🧪 Science with Sarah: Solar Eclipse Pinhole Projector🌞

A safe and fun way to view the upcoming solar eclipse -- NO GLASSES NEEDED!

With your back to the sun, find the light source. (Copyright KSAT 2023 - All rights reserved)

👉 Watch the video of Sarah’s science experiment at Bonnie Ellison Elementary here!

Hello parents, teachers and students! Need a fun and safe way to view the solar eclipse? Try making these cereal box pinhole projectors. They’re sure to wow you and your kiddos, even if you don’t have solar eclipse glasses. And even if you do, this is an engaging way to get our young students interested in the eclipse!

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REMEMBER: It is NEVER safe to look directly at the sun... even with sunglasses. So, during a solar eclipse, you need to use proper eye protection.

Be sure to check out GMSA@9 on Wednesdays when Meteorologist Sarah Spivey does the demonstrations and explains the science behind it.

Science with Sarah in partnership with the San Antonio Zoo (Copyright KSAT 2023 - All rights reserved)


  • A cereal box or a large snack box
  • A pencil
  • Piece of white paper
  • Scissors
  • Tape
  • Aluminum foil
  • A pushpin or thumbtack


  • STEP 1: Using the paper and the pencil, trace the shape of the bottom of the cereal box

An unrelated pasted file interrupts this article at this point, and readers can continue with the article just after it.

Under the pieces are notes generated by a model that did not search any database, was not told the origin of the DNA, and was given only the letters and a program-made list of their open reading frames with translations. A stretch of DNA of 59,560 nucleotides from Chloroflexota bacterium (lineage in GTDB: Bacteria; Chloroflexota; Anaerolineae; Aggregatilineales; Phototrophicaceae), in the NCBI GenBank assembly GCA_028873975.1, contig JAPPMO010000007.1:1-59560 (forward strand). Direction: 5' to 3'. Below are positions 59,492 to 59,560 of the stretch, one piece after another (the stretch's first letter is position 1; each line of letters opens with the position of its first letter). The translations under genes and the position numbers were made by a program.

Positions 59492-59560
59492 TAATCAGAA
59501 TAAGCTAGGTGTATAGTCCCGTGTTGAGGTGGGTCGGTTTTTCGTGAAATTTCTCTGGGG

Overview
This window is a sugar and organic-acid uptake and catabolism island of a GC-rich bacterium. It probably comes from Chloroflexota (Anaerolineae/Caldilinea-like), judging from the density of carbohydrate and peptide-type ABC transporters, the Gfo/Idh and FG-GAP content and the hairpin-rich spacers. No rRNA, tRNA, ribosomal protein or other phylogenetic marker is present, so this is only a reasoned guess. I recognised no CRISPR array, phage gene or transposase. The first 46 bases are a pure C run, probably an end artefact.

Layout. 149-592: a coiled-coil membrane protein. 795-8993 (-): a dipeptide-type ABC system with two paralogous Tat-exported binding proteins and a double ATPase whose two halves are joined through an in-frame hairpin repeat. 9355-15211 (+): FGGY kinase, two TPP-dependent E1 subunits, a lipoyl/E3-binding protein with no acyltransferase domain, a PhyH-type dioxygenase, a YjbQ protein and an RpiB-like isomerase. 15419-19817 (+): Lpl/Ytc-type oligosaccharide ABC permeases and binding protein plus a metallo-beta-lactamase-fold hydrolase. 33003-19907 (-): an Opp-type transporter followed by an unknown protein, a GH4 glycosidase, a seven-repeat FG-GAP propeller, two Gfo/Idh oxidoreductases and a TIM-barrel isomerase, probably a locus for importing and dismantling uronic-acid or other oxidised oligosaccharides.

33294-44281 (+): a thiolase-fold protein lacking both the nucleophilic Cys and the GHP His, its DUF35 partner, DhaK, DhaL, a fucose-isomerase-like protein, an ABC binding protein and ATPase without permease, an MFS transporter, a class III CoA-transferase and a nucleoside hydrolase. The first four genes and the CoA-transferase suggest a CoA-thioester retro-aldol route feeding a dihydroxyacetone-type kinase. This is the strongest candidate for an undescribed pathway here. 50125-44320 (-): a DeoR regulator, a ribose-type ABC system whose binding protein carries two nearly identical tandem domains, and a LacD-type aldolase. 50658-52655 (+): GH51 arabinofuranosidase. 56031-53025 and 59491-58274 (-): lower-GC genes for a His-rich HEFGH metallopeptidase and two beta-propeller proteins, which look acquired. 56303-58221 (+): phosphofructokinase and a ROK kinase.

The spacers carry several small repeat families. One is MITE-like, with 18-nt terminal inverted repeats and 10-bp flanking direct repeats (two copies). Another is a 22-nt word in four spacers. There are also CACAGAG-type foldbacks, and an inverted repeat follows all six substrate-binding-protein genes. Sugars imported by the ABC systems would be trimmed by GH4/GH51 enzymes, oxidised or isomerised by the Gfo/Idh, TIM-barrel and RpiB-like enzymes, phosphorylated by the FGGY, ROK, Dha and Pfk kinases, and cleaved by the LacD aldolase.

Trace the bottom of the cereal box onto white paper (Copyright KSAT 2023 - All rights reserved)
  • STEP 2: Using adult supervision, cut out the piece of paper and tape it to the inside bottom of the cereal box. It should look like this
The paper should be placed at the bottom of the cereal box (Copyright KSAT 2023 - All rights reserved)
  • STEP 3: On the top of the box, cut out two openings on each side and tape the middle section together. It should look like this:
Cut two holes from the top of the box and tape the middle together (Copyright KSAT 2023 - All rights reserved)
  • STEP 4: Place aluminum foil over one opening.
  • STEP 5: Using the thumbtack, poke a small hole into the aluminum foil.
Tape the foil to one side of the box and push a pinprick through the foil (Copyright KSAT 2023 - All rights reserved)
  • STEP 6: Use your pinhole projector by going outside and placing your back to the sun. Look through the open side of the top and move the box around until the sun is focused into the pinhole and you can see the sun reflected onto the white paper at the bottom of the box. If it’s cloudy or you’re under a tree, you’ll see these things, too!
With your back to the sun, find the light source. (Copyright KSAT 2023 - All rights reserved)
The inside of the cereal box eclipse viewer. Look at the detail!! Sun & clouds! (Copyright KSAT 2023 - All rights reserved)


The pinhole focuses the sun’s strong light inside the cereal box. A perfect projection is made on the white paper in the background!


If you’d like Sarah and David to come to your school and conduct a science experiment live on KSAT, fill out this form. “Winners” are selected at random.

More eclipse stories on KSAT:

About the Authors:

Sarah Spivey is a San Antonio native who grew up watching KSAT. She has been a proud member of the KSAT Weather Authority Team since 2017. Sarah is a Clark High School and Texas A&M University graduate. She previously worked at KTEN News. When Sarah is not busy forecasting, she enjoys hanging out with her husband and cat, and playing music.

Ben Spicer is a digital journalist who works the early morning shift for KSAT.